Winter’s festive season, with its excitement, sparkly decorations and delicious food, is the ultimate danger time for dogs. Vet emergencies go up by around 40 percent, and many holiday celebrations come to an abrupt end when dogs fall sick. Avoid being part of the uptick and enjoy the season by being mindful of the following holiday dog safety tips.
1. Christmas tree
Dogs who eat natural conifer needles, and even artificial ones, can develop vomiting, stomach pain and diarrhea. The needles can penetrate paws, stomach or intestines, resulting in a major emergency. Don’t leave your dog alone with your tree, vacuum up needles daily, water a live tree well (and don’t use preservatives in the water) and put a dog-proof fence around it.
2. Glass baubles
These ornaments are beautiful, but they’re easily broken, with potentially disastrous outcomes for dogs if the shards perforate their pads, stomachs or intestines. Use unbreakable baubles, particularly at lower levels, and make sure any fragile ornaments are well-secured above dog-level.
3. Tinsel and ribbons
Dogs (and cats) can mistake sparkling tinsel and ribbons for toys, but the consequences of ingesting them are anything but fun. They can create obstructions in the intestines, with severe consequences. Definitely skip the tinsel and the curling ribbon, replacing them with dog-friendlier options, such as paper chains or wide, clothlike ribbon.
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4. Decorative lights and batteries
Hanukkah lights and fairy lights pose a big danger for dogs. If they chew them, they’re vulnerable to electric shock, burns and even electrocution. Chewed batteries can burn a dog’s mouth and esophagus and can also cause heavy-metal poisoning if eaten. Safely conceal and cover all wires so they can’t be chewed. Keep batteries out of your dog’s reach.
5. Edible decorations
Dogs who eat salt-dough ornaments may develop salt toxicosis, with vomiting, diarrhea and seizures, and potentially fatal outcomes. Display them out of dogs’ reach, and preferably, not on the tree. Popcorn strings are also a threat. Many dogs find popcorn hard to resist and in their enthusiasm, will ingest the obstruction-creating string as well. Best to pass on this attractive nuisance!
Dogs are curious about new things, and in investigating candles, not only burn their noses, paws or fur, they can also set the house on fire by knocking them over. Display candles of all types out of reach, don’t use them on trees, never leave them unattended and always keep an eye on your dog when they’re lit. When in doubt, opt for dog safe LED candles. Scented candles can be a problem for dogs with allergies or other sensitivities; if your dog is one of them, either don’t use scented candles or burn them less often and for a short duration.
7. Wrapping paper and silica gel
Ingested wrapping paper—indeed, enough of any kind of paper—can potentially result in a GI obstruction, as can silica gel, which is found in packaging materials. Promptly bag up or remove all wrapping paper and packaging materials and dispose of them in a secure trash bin.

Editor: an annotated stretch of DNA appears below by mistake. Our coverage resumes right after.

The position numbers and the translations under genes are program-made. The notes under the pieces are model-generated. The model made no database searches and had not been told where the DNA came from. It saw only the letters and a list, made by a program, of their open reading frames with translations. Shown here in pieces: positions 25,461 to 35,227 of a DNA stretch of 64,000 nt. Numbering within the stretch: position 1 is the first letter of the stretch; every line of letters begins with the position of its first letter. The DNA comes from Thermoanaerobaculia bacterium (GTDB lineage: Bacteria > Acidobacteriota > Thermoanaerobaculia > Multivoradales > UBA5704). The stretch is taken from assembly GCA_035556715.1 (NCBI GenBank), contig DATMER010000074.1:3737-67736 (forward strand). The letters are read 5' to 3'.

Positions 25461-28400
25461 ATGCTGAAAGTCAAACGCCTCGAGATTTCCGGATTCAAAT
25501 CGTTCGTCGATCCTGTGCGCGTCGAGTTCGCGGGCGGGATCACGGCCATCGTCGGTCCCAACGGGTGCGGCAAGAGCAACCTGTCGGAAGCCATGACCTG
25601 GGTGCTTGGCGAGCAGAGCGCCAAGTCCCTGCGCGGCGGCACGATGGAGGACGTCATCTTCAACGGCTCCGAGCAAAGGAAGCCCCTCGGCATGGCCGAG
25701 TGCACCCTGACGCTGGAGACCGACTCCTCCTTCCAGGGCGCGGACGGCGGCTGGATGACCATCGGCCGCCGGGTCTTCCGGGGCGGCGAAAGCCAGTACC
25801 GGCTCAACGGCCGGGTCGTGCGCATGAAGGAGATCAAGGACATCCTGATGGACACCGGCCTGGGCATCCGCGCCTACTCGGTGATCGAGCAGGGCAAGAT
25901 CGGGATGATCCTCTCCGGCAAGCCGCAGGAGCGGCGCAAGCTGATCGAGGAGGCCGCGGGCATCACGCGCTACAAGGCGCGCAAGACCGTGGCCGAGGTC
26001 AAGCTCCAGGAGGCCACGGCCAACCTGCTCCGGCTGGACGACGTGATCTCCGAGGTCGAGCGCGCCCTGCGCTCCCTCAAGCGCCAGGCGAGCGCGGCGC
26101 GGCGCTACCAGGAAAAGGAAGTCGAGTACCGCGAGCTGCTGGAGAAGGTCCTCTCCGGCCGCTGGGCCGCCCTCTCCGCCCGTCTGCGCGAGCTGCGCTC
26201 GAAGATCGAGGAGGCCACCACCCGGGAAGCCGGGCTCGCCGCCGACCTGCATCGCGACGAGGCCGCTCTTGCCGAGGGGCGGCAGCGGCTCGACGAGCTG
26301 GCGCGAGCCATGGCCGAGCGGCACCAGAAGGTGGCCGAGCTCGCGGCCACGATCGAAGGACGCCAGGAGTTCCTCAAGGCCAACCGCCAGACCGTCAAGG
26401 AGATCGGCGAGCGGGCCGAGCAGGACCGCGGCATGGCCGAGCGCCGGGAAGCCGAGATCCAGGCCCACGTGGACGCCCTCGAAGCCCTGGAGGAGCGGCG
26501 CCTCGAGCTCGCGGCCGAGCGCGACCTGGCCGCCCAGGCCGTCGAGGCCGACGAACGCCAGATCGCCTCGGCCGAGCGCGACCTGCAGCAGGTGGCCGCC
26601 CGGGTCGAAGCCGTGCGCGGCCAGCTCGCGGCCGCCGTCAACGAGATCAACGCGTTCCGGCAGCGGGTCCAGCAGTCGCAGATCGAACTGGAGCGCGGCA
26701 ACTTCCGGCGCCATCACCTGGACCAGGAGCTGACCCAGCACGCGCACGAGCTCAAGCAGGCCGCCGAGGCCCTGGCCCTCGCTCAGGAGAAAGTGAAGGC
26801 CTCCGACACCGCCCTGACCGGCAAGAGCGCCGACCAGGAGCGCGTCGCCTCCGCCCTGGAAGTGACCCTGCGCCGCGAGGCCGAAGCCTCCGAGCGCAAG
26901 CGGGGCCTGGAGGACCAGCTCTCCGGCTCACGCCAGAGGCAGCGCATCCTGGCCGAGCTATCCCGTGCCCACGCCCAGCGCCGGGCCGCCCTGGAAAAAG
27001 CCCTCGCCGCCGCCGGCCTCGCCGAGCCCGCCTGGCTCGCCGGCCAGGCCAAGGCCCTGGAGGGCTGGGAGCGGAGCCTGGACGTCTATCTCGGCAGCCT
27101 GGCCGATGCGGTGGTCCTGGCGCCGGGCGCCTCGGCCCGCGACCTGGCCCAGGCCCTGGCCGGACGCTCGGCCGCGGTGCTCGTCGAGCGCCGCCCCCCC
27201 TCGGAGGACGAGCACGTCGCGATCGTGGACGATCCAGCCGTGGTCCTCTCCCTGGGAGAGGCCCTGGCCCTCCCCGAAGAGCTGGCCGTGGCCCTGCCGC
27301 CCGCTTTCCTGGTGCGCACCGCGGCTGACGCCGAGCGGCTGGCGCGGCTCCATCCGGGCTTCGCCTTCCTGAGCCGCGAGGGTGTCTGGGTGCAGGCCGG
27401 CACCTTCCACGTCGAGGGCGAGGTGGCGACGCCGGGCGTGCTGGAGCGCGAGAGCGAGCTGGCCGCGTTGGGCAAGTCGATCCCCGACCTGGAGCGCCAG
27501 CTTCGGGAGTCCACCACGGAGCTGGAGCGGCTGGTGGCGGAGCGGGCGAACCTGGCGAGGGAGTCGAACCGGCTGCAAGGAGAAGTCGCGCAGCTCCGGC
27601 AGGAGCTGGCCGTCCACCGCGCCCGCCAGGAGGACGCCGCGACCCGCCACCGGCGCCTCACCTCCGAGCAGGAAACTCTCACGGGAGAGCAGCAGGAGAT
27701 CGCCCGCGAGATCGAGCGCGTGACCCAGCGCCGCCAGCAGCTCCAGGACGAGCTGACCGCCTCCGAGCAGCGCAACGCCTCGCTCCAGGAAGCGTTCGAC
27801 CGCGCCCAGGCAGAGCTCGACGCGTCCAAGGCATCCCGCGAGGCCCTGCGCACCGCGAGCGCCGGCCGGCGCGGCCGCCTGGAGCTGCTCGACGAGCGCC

Chocolate contains theobromine, which is poisonous for dogs and can be fatal, particularly for smaller dogs. Even a Lab-sized dog can be seriously sickened if he eats enough of it; just 26.5 oz. of milk chocolate will cause seizure in a bigger dog, and much less is required to put a small dog in jeopardy. Don’t put chocolate presents or treats on or under the tree. Any kind of chocolate, or food containing chocolate, should always be out of the reach of dogs.
9. Cooked bones
Cooked bones, especially poultry bones, are very brittle and can easily splinter into small pieces that penetrate the esophagus, stomach and intestines, resulting in a life-threatening emergency for your dog. Keep all meat items out of reach while cooking and during meals, and throw away remaining bones in a secure bin outside.
10. Fatty and spicy food
Rich, fatty and spicy foods not only upset dogs’ stomachs, they also can provoke an inflammation of the pancreas, which is a painful and serious condition for your dog. Keep these foods out of reach and don’t share them from the table.
11. Nuts, onions, blue cheese
Nuts, particularly macadamia nuts, can lead to vomiting, weakness and tremors. Allium species (onions, shallots, garlic, chives, and leeks) are also toxic and can induce severe blood disorders and anemia. Blue cheese contains the mycotoxin roquefortine C, which dogs are sensitive to. None of these items, or foods that contain them, should be fed to dogs.
Artificial sweeteners like xylitol are often used in “sugar-free” cookies, cakes, candies (including candy canes), gums, and other food. If eaten by dogs, they can lead to hypoglycemia, liver failure, blood clotting and seizures. Even the smallest quantities shouldn’t be given. Instead, spoil your dog with special festive dog treats!
For dogs, alcohol is a very potent toxin that can induce vomiting, diarrhea, breathing difficulties, tremors and even coma, with fatal outcomes. Clean up spilled alcohol immediately, before your dog can lick it.
Poinsettia, mistletoe, holly and ivy are mildly to moderately toxic for dogs, causing drooling, vomiting, diarrhea and stomach upset. Keep them out of reach.
Potpourri products and essential oils—including oil of cinnamon, citrus, pennyroyal, peppermint, pine, sweet birch, tea tree, wintergreen and ylang ylang—are poisonous to dogs, causing serious stomach and intestinal problems. Make sure to keep them away from your dog.
Following these holiday safety guidelines for dogs can help you enjoy an incident-free holiday season with your furry friends!